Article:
Team Depth Chart of NHL Prospects
Strengths
  • Scoring potential at both right and left wing
  • Improved depth in goal
Weaknesses
  • Scoring depth at center and defense
  • Depth at left wing needs improvement

About Prospect Scores and Probability

Prospect Criteria

Legend of Players' Leagues
Pro
Playing in N.A. Pro (NHL, AHL, ECHL, etc.)
CHL
Playing in CHL (OHL, QMJHL, WHL)
NCAA
Playing in NCAA
Europe
Playing in Europe
Junior
Playing in Junior 'A' (USHL, BCHL, AJHL, etc.)
N/A
Not Categorized Yet

Goaltenders

League Prosp. talent Prob. of success
1. Jordan Binnington Pro 8.0 D
2. Jake Allen Pro 7.5 C
3. Niklas Lundstrom Europe 7.0 D
4. Ville Husso Europe 7.0 D

Right Wing

League Prosp. talent Prob. of success
1. Ty Rattie Pro 7.0 C
2. Dmitrij Jaskin Pro 7.0 C
3. Sergei Andronov Pro 6.5 C
4. Sam Kurker Junior 6.5 C
5. Jaedon Descheneau CHL 6.5 C
6. Dwyer Tschantz Junior 6.5 D
7. Cody Beach Pro 6.0 C
8. Sebastian Wannstrom Pro 6.0 C
9. C.J. Yakimowicz CHL 6.0 C

Left Wing

League Prosp. talent Prob. of success
1. Yannick Veilleux Pro 6.5 C
2. Ryan Tesink CHL 6.5 C
3. Mackenzie MacEachern NCAA 6.5 D
4. Zach Pochiro CHL 6.5 D
5. Samuel Blais CHL 6.5 D

Centers

League Prosp. talent Prob. of success
1. Ivan Barbashev CHL 8.0 D
2. Robby Fabbri CHL 7.5 C
3. Maxim Letunov Junior 7.5 D
4. Max Gardiner NCAA 6.5 C

Defensemen

League Prosp. talent Prob. of success
1. Jordan Schmaltz NCAA 7.5 D
2. Tommy Vannelli CHL 7.5 D
3. Colton Parayko NCAA 7.0 D
4. Santeri Saari Europe 7.0 D
5. David Shields Pro 6.5 C
6. Jani Hakanpaa Pro 6.5 C
7. Joel Edmundson Pro 6.5 C
8. Petteri Lindbohm Europe 6.5 C
9. Jake Walman CHL 6.5 C

It’s Decision Time For The Class of ’98

by pbadmin
on
After studying hard for 2 years, GM Larry Pleau came to a conclusion concerning the draft class of 1998. The crop of young talent that everyone gets excited about on draft day, just never materialized. Christian Backman has not improved like the Blues had envisioned, Maxim Linnik is a bust in every sense of the word, Brad Voth?, what was that? The jury is still out on Andrei Trochinsky, however, the Blues still own his rights. Brad Twordik didn’t show enough to warrant a pro contract so he is gone as well. The best player may be, John Pohl, who was the last player drafted with the 255th pick. He will be in his junior year at the University of Minnesota next season.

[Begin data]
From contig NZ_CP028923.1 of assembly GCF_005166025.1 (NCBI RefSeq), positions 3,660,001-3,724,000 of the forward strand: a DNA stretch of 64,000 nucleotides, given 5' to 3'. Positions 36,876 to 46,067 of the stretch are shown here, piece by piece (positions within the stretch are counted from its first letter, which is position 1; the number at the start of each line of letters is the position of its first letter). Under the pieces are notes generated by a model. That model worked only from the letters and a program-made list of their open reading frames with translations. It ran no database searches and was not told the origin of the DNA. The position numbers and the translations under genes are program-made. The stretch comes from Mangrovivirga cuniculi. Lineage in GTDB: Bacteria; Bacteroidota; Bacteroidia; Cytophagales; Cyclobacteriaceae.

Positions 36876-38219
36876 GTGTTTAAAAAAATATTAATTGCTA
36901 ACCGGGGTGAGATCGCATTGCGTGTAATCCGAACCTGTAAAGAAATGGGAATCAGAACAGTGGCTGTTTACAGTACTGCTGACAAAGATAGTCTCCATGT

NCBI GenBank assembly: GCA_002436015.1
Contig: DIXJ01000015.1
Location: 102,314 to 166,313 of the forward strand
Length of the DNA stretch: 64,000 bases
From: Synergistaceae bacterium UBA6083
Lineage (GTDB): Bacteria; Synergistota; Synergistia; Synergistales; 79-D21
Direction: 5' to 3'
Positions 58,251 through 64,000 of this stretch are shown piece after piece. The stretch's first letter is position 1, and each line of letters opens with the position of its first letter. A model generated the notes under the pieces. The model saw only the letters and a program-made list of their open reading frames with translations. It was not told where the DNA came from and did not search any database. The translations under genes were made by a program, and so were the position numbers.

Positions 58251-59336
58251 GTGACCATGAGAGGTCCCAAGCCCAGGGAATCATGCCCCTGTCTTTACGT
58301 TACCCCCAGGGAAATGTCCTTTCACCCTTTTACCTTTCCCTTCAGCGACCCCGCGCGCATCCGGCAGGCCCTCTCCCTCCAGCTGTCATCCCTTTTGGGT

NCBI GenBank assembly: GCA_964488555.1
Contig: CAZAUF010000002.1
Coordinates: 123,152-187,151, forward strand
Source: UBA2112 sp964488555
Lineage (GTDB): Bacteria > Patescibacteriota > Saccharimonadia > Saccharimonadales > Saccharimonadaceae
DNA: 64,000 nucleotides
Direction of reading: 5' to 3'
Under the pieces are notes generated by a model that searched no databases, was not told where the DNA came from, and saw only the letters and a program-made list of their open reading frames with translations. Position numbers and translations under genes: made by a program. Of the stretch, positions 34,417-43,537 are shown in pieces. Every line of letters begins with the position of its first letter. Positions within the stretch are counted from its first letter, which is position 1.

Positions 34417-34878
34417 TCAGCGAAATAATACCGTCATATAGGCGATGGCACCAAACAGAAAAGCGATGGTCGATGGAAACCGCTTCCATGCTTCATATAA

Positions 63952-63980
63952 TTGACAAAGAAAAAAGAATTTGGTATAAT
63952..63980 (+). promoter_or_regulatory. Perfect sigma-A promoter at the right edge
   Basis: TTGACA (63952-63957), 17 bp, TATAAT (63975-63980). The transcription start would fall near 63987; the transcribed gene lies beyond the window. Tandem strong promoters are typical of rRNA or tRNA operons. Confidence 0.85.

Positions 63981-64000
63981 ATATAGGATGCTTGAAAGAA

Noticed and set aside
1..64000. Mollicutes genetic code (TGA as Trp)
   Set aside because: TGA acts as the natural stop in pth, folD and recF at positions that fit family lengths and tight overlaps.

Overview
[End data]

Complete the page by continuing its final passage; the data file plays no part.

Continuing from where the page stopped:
Out of the eight players chosen, the Blues signed one. Defenseman Matt Walker, who attended training camp last fall, showed enough improvement this season to draw some attention his way. At 6-2, 222 pounds, Walker has good size. Playing for Kootenay in the WHL, Matt has made great strides this year both defensively and offensively. After training camp, he will return to Kootenay for his last season of junior hockey.

Christian Backman may turn into a serviceable player someday, but that day will not be this year. Backman, who’s name has been mentioned in numerous trades, may not get his chance with the Bluenote or even Worcester. The Blues want him to sign a contract and play in North America next season, however, he has shown little interest in doing so. If Backman comes to camp this season it will be a miracle.
Read more»

Blues – Ice Cats Fall in Second Round

by pbadmin
on
The Hartford Wolfpack eliminated the Worcester Ice Cats over the weekend winning the final three games by a total of three goals. Despite a brilliant performance by Brent Johnson, the ‘Cats showed their inexperience and lack of fire power. A team can’t expect to win scoring only 3 goals in three games. Johnson, however, was the bright spot for the ‘Cats. Before the weekend he had a 2.44 goals against average and a .933 save percentage. He made several outstanding saves Sunday night that kept the ‘Cats in the game. Jame Pollock, who has been a pleasant surprise late in the season and in the playoffs, scored another goal in Saturday’s loss. That goal brought his playoff totals to 5 goals and 3 assists in 9 games. Pollock led all rookies in playoff scoring, in goals and in points. Ladislav Nagy, fresh off his playoff stint with the Blues, returned Saturday and contributed a goal as well. But the ‘Cats just ran out of gas, losing 2-0 in the series clincher. There was hope that Marty Reasoner would rejoin the team as well, however, he apparently suffered a separated shoulder and played the final three games of the San Jose series in pain.